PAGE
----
Q. I recently attended an interview and was asked what I think are strange questions. These included: what memberships do I hold in social, religious and community groups? They asked if I was expecting any children and what my daycare arrangements were for my 4-year-old. They also asked if my parents were born in this country.
I have been advised that some questions are not allowed to be asked at a job interview. Can you clarify what these are and if I can take action against the company that asked me these questions? (I didn't get the job.)
A. The interviewer may have unlawfully discriminated against you. Issues about discrimination often puzzle both interviewers and job applicants. For example, why is it that a Catholic Samoan parent can lawfully refuse to employ a non-Catholic nanny but probably not refuse to employ a non-Samoan nanny?
Some employers could refuse to hire members of, say, the Green Party, but other employers cannot?
The Human Rights Act 1993 protects job applicants from discrimination against them on certain grounds. But it does not give a definite list of questions interviewers cannot ask job candidates.
Perhaps the best guidance is to remember that interviewers should ask only questions that relate to the jobs requirements and how qualified the candidate is for the job.
What the Human Rights Act does mean is that when you are interviewed for a job, you should not usually be asked questions which might reasonably be understood to indicate that the employer intends to discriminate against you because of your: sex (including whether you are pregnant); marital status; religious belief; ethical belief; colour; race; ethnic or national origins; disability; age; political opinion; employment status; family status; sexual orientation.
Interviewers should generally avoid questions that relate or might appear to relate to any of the above. But there are exceptions.
One of the main ones is if the reason for excluding the applicant relates to a genuine occupational qualification (i.e. a genuine need in order for the person to do the job).
This is why the National Party could probably refuse to employ you if you belonged to the Green Party, even though for most other employers that would be unlawful discrimination.
Another exception is if you are applying for domestic employment in a private household (but this exception does not allow discrimination on the grounds of race, marital or family status).
This is why a Catholic Samoan parent can exclude non-Catholic applicants for a nanny position but cannot exclude non-Samoan applicants. The parent could rely on the genuine occupational qualification exception to exclude, say, applicants who did not speak Samoan, or who did not have sufficient knowledge of the Samoan culture.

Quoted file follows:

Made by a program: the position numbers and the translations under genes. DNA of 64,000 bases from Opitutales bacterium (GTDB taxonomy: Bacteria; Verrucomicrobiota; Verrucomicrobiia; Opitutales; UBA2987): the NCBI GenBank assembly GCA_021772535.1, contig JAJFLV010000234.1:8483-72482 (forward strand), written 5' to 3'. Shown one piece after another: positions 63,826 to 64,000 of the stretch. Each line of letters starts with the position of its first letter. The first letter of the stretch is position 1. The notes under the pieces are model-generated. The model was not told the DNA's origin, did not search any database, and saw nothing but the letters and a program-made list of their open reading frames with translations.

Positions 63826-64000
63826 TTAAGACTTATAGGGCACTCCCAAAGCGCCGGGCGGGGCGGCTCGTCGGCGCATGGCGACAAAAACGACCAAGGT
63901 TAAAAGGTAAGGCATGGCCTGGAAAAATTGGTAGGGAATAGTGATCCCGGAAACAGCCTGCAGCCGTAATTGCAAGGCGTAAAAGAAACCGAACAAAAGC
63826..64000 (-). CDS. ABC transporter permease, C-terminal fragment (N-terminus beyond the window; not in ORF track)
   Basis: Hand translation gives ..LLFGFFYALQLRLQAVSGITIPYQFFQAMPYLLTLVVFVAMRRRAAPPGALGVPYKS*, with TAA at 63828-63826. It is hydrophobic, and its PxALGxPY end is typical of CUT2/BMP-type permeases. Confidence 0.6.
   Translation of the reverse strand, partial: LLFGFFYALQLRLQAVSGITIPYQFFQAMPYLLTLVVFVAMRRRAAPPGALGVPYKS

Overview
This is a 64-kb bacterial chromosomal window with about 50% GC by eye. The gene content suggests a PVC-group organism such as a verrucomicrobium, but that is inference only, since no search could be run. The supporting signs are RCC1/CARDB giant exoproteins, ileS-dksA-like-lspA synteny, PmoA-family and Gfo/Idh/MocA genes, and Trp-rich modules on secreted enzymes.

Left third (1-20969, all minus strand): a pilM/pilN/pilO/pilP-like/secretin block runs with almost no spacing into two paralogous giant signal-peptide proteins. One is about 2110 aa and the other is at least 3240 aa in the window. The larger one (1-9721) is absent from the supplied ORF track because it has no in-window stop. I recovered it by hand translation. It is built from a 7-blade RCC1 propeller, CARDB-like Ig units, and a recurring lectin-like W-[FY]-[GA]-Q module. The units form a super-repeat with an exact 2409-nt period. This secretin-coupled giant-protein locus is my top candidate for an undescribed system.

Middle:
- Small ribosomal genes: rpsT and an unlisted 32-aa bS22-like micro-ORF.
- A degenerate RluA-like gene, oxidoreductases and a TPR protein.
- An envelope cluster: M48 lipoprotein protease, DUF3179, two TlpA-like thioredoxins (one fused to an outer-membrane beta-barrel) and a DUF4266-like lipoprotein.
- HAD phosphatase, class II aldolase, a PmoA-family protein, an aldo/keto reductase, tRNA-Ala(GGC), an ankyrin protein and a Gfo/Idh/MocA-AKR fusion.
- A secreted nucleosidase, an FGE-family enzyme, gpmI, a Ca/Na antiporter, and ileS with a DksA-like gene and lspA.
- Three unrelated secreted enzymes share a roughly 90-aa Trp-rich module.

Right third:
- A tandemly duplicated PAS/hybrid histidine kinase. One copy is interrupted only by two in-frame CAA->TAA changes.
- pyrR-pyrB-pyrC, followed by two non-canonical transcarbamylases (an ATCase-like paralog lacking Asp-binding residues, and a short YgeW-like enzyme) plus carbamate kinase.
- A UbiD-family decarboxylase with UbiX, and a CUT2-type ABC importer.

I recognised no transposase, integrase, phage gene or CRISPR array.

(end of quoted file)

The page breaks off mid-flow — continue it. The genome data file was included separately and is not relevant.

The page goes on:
If you are applying for a job with a religious organisation or private school you can be excluded because of your sex or religion, but not on other grounds, such as race.
If the job pays youth rates you can be excluded if you are over 20 years of age.
In your case, your interviewer clearly asked you questions that might indicate an intention not to employ you on several of the prohibited grounds of discrimination.
Asking you whether you belong to any social, religious and community groups might indicate an intention not to offer you employment because of your religious beliefs (or for other prohibited reasons).
Asking you if you were expecting any children and what daycare arrangements you intended to make for your 4-year-old could indicate an intention not to offer you the job on the grounds of your sex (because sex includes pregnancy) and your family status (having a child).
Generally, interviewers should not ask questions about pregnancy, birth control, family planning or dependants.
Asking whether your parents were born in this country could indicate an intention to discriminate on the grounds of your ethnic or national origins. It does not matter if the interviewer has made incorrect assumptions about your ethnic or national origins.
If you believe the company you were interviewed with did not offer you the job on one or more of the prohibited grounds of discrimination, you can ask the Human Rights Commission to assist you or give you more information.
A mediator from the commission can assist you through their disputes resolution process.
One of the outcomes might be compensation for any hurt to feelings and/or losses you experienced because of the discrimination. There is a possibility you might be able to apply to the Employment Relations Authority for resolution of a grievance relating to unlawful discrimination, instead of the commission. But it is not clear whether this applies to job applicants.
* Rani Amaranathan is a solicitor with Phillips Fox. Answers are of a general nature only and should not be substituted for specific legal advice.
* Email your employment law questions in 200 words or less to the email address below with "Your rights" in the subject line. Questions are not normally acknowledged on receipt and will be answered only through this column.